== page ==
Embarking on a perilous journey through the treacherous mountain range in Papua, Indonesia, Expedition Cyclops achieved a groundbreaking feat by rediscovering a long-lost, critically endangered egg-laying mammal—the Attenborough’s long-beaked echidna. This peculiar creature, adorned with quills and possessing powerful digging feet, hadn’t been sighted for over six decades.
The Cyclops Mountains, spanning less than 90 square miles, proved to be a challenging terrain for the 25-member expedition team. They encountered various obstacles, including malaria, earthquakes, and a remarkable incident where a student researcher endured a leech in their eye for an astonishing 33 hours. James Kempton, the team leader from Oxford, vividly described the mountainous ascent as akin to climbing a rickety ladder with rungs made of decaying wood, spiked and thorny rails, and a frame obscured by hanging vines and falling rocks.
Illegal hunting has plagued this diminutive mountain range, the sole habitat of the critically endangered Attenborough’s long-beaked echidna, listed on the International Union for the Conservation of Nature’s Red List of Threatened Species. Despite its precarious status, the echidna lacks protection under Indonesian law.
In their pursuit to advocate for the echidna’s protection, Expedition Cyclops collaborated with more than six local partners, including Indigenous groups, students, and Indonesian government organizations. The hope is that their findings will inspire funding for research and conservation efforts in the Cyclops Mountains.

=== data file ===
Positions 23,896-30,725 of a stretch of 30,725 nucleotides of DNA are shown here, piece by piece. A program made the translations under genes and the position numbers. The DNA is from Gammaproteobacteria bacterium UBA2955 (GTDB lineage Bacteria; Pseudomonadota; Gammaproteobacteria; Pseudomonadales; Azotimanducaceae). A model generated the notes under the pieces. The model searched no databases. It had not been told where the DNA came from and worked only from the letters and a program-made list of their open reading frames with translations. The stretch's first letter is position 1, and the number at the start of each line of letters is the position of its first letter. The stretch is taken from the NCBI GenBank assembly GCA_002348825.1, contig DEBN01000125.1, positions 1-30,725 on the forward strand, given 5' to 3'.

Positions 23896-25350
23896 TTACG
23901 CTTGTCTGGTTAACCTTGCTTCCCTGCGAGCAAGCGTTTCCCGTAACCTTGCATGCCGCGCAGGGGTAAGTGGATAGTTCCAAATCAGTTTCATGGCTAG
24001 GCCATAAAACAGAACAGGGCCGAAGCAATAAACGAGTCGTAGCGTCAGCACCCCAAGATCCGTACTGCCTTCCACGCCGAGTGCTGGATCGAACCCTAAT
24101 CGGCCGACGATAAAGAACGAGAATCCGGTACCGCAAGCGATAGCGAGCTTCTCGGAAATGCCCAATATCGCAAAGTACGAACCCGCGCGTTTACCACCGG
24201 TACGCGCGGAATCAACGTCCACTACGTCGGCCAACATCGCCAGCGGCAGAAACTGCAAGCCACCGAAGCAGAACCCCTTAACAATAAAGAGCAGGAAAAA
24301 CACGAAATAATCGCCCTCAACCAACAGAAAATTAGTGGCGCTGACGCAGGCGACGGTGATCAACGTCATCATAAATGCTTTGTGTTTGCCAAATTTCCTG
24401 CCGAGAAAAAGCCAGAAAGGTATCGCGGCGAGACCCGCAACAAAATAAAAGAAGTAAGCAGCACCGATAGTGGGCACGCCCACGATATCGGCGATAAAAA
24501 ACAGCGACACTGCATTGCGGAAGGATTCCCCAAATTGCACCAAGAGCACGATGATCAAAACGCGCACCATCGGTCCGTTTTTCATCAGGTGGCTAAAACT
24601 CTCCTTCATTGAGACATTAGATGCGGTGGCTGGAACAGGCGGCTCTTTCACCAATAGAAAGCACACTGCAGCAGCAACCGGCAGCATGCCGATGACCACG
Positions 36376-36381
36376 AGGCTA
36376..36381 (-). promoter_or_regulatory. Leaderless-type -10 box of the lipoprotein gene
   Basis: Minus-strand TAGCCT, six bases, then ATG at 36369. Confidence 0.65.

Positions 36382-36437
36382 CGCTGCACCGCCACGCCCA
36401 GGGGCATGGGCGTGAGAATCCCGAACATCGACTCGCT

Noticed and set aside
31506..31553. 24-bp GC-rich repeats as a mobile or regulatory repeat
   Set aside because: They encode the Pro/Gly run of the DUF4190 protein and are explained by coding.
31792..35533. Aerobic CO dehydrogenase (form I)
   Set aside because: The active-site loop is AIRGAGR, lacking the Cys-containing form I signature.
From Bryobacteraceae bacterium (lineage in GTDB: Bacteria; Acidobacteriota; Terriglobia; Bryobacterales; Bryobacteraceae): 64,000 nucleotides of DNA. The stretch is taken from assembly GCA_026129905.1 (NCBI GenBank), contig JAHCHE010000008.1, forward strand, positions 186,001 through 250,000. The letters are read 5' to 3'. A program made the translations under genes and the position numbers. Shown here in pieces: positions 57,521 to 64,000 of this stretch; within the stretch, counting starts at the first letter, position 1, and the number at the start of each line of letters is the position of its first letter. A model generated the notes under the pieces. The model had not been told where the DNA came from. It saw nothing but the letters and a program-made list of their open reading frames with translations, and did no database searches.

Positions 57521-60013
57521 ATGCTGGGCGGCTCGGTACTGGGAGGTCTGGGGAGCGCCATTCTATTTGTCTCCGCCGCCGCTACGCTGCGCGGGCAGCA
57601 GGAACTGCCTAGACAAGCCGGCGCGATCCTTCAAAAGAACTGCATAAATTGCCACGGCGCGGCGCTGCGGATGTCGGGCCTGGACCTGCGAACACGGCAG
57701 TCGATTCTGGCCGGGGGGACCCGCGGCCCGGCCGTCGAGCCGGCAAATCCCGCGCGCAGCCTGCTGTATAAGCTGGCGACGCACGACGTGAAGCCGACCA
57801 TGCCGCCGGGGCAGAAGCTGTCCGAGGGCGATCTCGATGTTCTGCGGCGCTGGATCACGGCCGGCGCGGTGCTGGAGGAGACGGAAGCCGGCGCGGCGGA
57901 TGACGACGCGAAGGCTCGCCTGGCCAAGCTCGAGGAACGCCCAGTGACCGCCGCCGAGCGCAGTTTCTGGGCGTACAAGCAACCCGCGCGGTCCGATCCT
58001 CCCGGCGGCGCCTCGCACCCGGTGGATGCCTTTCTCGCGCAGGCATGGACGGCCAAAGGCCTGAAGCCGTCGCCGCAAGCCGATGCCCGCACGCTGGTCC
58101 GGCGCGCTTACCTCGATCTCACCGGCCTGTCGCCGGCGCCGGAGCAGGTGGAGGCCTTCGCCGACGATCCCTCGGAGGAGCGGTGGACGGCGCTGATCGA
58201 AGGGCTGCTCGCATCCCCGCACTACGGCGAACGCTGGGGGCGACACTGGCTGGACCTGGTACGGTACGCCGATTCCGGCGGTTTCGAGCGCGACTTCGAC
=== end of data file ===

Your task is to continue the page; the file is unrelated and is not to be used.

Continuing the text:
The rediscovery of Attenborough’s long-beaked echidna is a vital step in preserving not only a rare species but also safeguarding a unique evolutionary history that spans over 200 million years. As one of the five existing monotreme species, echidnas, along with the platypus, are the only mammals that lay eggs instead of giving birth to live young.
James Kempton emphasized the significance of protecting this evolutionary branch, stating that the extinction of such a lineage would be an irreversible tragedy in the realm of biological history.
Beyond the echidna, Expedition Cyclops delved into unraveling the origins of biodiversity in the Cyclops Mountains. Their findings included the discovery of hundreds of new insect species, at least two frog species, and a novel land and tree-dwelling shrimp species. The region’s biodiversity is intricately linked to the unique geological history of the Cyclops Mountains, once isolated islands in the Pacific Ocean that collided with the mainland of New Guinea as continents drifted together.
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In a remarkable bonus, the expedition also rediscovered Mayr’s honeyeater, a bird species unseen for 15 years. The accomplishments of Expedition Cyclops not only shed light on the importance of conservation but also underline the ecological significance of these remote and challenging terrains.